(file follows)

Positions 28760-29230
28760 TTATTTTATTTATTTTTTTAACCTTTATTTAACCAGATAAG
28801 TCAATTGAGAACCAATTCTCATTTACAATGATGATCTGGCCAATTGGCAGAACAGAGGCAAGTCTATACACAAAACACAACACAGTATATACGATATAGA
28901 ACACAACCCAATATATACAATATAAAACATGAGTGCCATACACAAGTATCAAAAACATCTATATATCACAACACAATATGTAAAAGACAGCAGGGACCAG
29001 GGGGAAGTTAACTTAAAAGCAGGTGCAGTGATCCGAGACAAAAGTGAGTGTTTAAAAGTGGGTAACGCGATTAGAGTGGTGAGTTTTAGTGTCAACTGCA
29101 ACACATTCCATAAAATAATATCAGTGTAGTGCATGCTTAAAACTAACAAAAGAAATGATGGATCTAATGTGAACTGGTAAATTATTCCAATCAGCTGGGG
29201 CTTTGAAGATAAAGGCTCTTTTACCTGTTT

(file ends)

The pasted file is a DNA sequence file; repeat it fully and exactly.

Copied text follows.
Positions 28760-29230
28760 TTATTTTATTTATTTTTTTAACCTTTATTTAACCAGATAAG
28801 TCAATTGAGAACCAATTCTCATTTACAATGATGATCTGGCCAATTGGCAGAACAGAGGCAAGTCTATACACAAAACACAACACAGTATATACGATATAGA
28901 ACACAACCCAATATATACAATATAAAACATGAGTGCCATACACAAGTATCAAAAACATCTATATATCACAACACAATATGTAAAAGACAGCAGGGACCAG
29001 GGGGAAGTTAACTTAAAAGCAGGTGCAGTGATCCGAGACAAAAGTGAGTGTTTAAAAGTGGGTAACGCGATTAGAGTGGTGAGTTTTAGTGTCAACTGCA
29101 ACACATTCCATAAAATAATATCAGTGTAGTGCATGCTTAAAACTAACAAAAGAAATGATGGATCTAATGTGAACTGGTAAATTATTCCAATCAGCTGGGG
29201 CTTTGAAGATAAAGGCTCTTTTACCTGTTT